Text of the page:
Registered charities in England and Wales can now apply to register with the Fundraising Regulator. Organisations which have paid the fundraising levy will already be registered with the Fundraising Regulator and should have access to the badge.The cost – for charities that have not paid the levy – is £50 in return for which the charities will receive access details for the Registration Pack – containing the ‘Registered With’ badge in several formats and guidelines for badge usage.  Registration will be opening to third party organisations and non-registered charities between April and May 2017.

Code consultation

The Fundraising Regulator is planning to conduct a webcast with the Institute of Fundraising at the end of March that will discuss the consultation themes in more detail.  The FR has called for the sector to submit questions in advance so they can be addressed in the webcast. All questions should be sent via email to [email protected] by Wednesday 22nd March.  The webcast will be released the following week.


As you have probably seen in the media, last week, by unanimous decision in the long-running case of Ilott v Mitson, the Supreme Court overturned the Court of Appeal’s six-figure award in favour of an adult child out of a gift left to charity, and reinstated a much smaller sum awarded to her almost 10 years ago. See here for the Supreme Court judgment and here for comment from BWB’s Leticia Jennings and Robert Oakley.

Also see under Data Protection below.

Social finance

Greensleeves Care charity raises £33m from bond issue in less than a week

Civil Society Media reports that Greensleeves Care, a charitable care home provider, has raised £33m in less than a week from a bond issue, making this the largest bond amount raised so far by an operational charity. The amounts raised will be used to purchase and develop new homes and sites. The bond has a 4.25% interest rate, with the capital repayable in 9 years’ time. The bond will be issued through Allia’s Retail Charity Bond platform, which means it will be listed on the London Stock Exchange, and investors are able to buy or sell their bonds at any time on the Exchange’s Order book for Retail Bonds. It is open to individuals as well as institutions. Further details of the bond can be found here:

SIFI profile: Resilient Scotland

In a new series profiling social investment finance intermediaries (SIFIs), Pioneer’s Post has focused this week on Resilient Scotland. This entity was originally founded as a corporate trustee of JESSICA (Scotland) Trust, with Resilient Scotland being the business managing a £15m endowment given to the Trust by Big Lottery Fund Scotland. This endowment is due to be dispersed over ten years, with spending focusing on projects that contribute to the sustainable regeneration of areas and communities affected by long-term economic decline. Pioneer’s Post notes that Resilient Scotland is notable for being one of the very few organisations that lend below £60,000, with two offerings: Start & Grow, which offers between £10,000 and £60,000 to early-stage social ventures and Making Enterprise Happen, which starts from £61,000 and goes up to £500,000 for those organisations scaling up. Further details of Resilient Scotland’s model and work can be found here.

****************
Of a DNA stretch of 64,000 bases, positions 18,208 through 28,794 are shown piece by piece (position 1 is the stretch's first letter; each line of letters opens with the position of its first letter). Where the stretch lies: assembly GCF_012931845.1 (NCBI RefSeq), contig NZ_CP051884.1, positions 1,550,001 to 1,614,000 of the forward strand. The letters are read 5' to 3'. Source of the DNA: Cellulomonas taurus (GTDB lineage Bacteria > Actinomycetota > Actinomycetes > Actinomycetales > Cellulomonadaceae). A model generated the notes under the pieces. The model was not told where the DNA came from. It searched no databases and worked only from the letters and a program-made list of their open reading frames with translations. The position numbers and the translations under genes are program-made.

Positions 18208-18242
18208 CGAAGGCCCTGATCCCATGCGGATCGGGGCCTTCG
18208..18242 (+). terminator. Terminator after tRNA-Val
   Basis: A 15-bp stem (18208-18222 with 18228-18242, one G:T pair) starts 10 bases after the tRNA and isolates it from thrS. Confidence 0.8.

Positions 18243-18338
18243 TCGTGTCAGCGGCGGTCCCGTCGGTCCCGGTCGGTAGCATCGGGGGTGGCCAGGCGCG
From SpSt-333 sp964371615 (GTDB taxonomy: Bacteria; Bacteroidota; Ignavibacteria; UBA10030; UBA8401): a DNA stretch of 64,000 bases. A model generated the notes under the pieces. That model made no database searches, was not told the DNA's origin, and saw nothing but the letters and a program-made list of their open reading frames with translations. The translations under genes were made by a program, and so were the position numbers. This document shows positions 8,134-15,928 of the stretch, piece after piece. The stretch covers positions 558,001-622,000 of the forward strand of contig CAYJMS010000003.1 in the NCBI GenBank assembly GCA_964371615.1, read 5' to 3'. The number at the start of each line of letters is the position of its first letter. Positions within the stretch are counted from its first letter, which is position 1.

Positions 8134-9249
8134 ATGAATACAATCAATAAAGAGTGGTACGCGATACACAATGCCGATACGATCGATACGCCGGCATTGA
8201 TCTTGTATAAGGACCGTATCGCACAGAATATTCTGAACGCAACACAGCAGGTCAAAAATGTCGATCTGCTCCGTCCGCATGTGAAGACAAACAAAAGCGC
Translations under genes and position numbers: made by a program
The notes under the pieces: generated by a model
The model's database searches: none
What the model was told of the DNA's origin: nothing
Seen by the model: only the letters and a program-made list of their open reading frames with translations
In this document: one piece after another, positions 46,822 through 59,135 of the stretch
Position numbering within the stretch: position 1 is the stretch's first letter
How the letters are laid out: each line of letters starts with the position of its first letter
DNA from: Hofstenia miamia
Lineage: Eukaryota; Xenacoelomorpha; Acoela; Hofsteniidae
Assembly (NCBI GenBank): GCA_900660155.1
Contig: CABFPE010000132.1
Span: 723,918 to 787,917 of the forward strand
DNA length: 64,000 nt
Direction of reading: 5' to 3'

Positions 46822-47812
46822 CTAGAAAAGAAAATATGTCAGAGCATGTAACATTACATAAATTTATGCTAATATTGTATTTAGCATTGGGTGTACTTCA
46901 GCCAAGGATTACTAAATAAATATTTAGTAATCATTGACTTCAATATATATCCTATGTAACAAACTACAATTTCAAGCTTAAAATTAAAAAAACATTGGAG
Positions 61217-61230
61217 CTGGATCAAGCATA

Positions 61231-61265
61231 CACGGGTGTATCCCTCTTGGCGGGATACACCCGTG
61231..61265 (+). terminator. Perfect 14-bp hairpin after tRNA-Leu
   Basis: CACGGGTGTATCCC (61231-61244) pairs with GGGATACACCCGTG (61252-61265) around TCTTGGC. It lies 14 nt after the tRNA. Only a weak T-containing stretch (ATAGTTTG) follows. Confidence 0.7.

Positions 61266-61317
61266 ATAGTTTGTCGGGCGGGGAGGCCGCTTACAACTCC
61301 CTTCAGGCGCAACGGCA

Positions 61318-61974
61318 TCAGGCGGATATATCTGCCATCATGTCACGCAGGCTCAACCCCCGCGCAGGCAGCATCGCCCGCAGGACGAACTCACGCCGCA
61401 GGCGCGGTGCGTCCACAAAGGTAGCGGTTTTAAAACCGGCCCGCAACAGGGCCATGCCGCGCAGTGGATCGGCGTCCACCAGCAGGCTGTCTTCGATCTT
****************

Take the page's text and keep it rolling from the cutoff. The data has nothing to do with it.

ESELA Annual Conference 2017

The European Social Enterprise Law Association (ESELA) are holding their Annual Conference, Teaming Up in the Middle: How do business and nonprofits jointly create social impact? on Friday 28th April in Brussels. Click here for more information and to book your place.

Social enterprise

See here for 5 reflections from Social Enterprise UK’s latest health conference from Nick Temple, Deputy CEO.

Children’s services

The government has announced details of projects across the country that will share £36m, aimed at improving the lives of vulnerable children.


See under Social enterprise above.

The Local Government Association and Volunteering Matters have published this report about how public health and the voluntary, community and social enterprise sector are working together. 

NAVCA has published its annual survey on relations between the voluntary sector and the local health and care system.

Housing and homelessness

See this press release about how government is “transforming the way councils fund homelessness services”.

International development

See under Brexit above. 


The Office for National Statistics has published a review of volunteering statistics.

Data protection

A reminder that the Information Commissioner’s consultation on consent guidance closes on 31st March. See here for more details.

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Disclaimer – The information contained in this update is not intended to be a comprehensive update – it is our selection of the website announcements made in the week up to last Friday which we think will be of interest to charities and social enterprises. The content is necessarily of a general nature – specific advice should always be sought for specific situations.

This information is necessarily of a general nature and doesn’t constitute legal advice. This is not a substitute for formal legal advice, given in the context of full information under an engagement with Bates Wells.

All content on this page is correct as of March 22, 2017.